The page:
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Simons Silent Battle

By Nick Price,  Geelong Advertiser, 13 August 2008

WHEN Simon walked down a supermarket aisle six months ago, it wasn’t to find groceries.  Instead, the Leopold man was undergoing exposure tests for obsessive compulsive disorder.  By picking up snail pellets off the shelves, Simon was confronting his fear of poisons.  “For me, that was an intense anxiety, going face to face with contamination like that,” he said.  “It’s a silent battle. About four per cent of the population has it and there’s probably another four per cent who don’t know they have it.”

The 32-year-old has suffered from the disorder since his early teens, but only gained an appreciation for his condition three years ago when visiting London during the city’s bombings.  “It made me think I was a terrorist. Even though you know you’re not, irrational thoughts take over and guilt kicks in.  “My friend Amber was murdered when I was 12.  When I recently lost my amber-coloured secateurs I immediately blamed myself for her death.  “It’s illogical, but OCD is closely linked to superstition because of that connection you make with colours and numbers.”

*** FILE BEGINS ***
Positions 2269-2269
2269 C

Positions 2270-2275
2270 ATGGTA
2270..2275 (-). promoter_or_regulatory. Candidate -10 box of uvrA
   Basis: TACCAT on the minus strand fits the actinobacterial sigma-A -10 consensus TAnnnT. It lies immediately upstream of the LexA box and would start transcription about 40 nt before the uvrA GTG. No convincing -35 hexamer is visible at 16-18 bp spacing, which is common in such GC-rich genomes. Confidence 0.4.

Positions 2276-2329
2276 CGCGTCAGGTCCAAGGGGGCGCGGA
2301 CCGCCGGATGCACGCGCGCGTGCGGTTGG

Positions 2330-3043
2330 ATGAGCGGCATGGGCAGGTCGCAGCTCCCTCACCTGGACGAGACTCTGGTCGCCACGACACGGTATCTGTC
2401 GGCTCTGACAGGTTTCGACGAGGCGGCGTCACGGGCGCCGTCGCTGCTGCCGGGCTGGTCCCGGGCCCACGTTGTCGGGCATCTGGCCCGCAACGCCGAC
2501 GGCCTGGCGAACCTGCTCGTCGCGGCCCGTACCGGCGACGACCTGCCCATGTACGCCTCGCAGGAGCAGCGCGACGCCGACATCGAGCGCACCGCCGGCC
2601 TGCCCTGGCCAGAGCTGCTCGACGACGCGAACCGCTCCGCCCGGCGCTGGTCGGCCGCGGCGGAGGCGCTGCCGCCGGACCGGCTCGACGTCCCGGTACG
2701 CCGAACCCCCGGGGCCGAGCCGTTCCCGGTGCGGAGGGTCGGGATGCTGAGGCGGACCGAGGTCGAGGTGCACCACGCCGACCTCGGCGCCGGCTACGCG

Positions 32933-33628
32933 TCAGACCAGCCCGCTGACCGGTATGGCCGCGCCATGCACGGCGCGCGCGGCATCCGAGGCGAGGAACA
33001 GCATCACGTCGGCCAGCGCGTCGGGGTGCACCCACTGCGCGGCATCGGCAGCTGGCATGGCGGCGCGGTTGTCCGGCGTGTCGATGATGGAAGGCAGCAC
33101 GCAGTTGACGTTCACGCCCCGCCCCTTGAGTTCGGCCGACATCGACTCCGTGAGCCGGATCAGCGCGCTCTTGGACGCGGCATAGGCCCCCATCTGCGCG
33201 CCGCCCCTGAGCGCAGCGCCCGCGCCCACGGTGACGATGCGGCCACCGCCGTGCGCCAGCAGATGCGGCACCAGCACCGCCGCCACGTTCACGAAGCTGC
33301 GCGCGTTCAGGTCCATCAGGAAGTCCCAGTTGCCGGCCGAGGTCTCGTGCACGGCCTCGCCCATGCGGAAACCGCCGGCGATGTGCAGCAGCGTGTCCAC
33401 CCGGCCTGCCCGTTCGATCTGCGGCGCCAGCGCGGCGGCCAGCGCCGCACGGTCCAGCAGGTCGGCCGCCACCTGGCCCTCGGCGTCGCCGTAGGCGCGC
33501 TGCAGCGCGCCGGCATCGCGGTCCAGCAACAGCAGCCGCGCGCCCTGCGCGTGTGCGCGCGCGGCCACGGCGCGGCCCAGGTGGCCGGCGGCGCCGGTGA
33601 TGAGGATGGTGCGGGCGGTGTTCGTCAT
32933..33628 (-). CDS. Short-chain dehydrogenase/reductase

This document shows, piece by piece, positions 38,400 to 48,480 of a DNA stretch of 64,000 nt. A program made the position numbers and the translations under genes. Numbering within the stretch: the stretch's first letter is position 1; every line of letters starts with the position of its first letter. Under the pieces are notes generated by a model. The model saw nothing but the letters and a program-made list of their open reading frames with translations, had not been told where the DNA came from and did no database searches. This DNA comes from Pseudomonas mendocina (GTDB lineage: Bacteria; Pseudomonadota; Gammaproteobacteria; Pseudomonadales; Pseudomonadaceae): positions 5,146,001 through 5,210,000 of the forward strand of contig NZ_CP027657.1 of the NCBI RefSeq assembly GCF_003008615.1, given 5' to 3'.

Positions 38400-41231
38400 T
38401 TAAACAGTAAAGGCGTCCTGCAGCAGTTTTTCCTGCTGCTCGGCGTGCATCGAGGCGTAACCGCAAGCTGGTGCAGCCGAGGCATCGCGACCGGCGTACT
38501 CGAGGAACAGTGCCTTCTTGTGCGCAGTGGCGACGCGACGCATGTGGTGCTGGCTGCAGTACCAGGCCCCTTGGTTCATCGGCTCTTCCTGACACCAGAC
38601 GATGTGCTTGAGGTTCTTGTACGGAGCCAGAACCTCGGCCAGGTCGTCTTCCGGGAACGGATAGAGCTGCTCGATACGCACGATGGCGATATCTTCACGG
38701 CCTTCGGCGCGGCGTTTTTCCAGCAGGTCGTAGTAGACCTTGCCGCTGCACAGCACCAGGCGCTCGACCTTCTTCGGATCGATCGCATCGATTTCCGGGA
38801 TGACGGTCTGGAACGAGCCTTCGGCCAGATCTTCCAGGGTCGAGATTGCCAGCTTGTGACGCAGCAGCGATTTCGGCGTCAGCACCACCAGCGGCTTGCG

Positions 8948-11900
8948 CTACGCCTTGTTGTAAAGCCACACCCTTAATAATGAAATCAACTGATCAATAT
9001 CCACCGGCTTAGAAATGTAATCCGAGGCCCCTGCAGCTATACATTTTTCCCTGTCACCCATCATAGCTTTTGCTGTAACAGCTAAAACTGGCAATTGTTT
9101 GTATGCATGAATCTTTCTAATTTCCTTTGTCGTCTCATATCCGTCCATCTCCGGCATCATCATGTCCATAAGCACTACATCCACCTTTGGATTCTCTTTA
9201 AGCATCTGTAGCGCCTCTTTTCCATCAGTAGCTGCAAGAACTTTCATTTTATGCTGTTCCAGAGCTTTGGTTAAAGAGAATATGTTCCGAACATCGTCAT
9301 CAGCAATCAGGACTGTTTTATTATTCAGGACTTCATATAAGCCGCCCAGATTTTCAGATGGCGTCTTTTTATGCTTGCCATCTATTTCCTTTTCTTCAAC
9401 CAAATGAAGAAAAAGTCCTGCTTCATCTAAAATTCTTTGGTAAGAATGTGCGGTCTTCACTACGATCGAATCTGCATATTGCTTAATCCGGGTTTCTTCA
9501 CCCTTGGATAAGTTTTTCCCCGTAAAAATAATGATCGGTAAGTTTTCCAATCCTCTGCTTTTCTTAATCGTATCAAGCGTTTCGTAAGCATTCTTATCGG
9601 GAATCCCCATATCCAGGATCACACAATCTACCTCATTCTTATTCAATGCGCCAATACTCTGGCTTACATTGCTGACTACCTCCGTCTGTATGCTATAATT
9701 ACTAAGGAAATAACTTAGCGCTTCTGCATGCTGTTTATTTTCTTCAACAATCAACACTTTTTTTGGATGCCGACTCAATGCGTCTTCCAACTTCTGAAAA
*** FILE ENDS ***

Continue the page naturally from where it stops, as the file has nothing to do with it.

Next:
Simon has made rapid progress in the six months since his exposure therapy course.  He now runs his own gardening business and works as an AFL archivist for a publishing company.  “It’s quite debilitating,” he said.  “It’s hard to focus sometimes and something as simple as losing your keys can bring about panic attacks.

“But famous people have overcome it like David Beckham and Scott Draper.  “Even though I’ll always have it to a certain degree, there are strategies you can use.  “Just working your way through the anxiety, taking it head-on alleviates the stresses.

Being in a relationship since February has also helped Simon in his path to recovery.

“I met my girlfriend in February and even though it was initially hard to bring it up, she’s been a fantastic, steadying influence.  “More than ever I’m determined to make it work.”

People suffering from anxiety can join Simon during the Geelong support group’s meetings, at the Lifeline Office, 1 McKillop Street, on the last Thursday of every month at 7pm.

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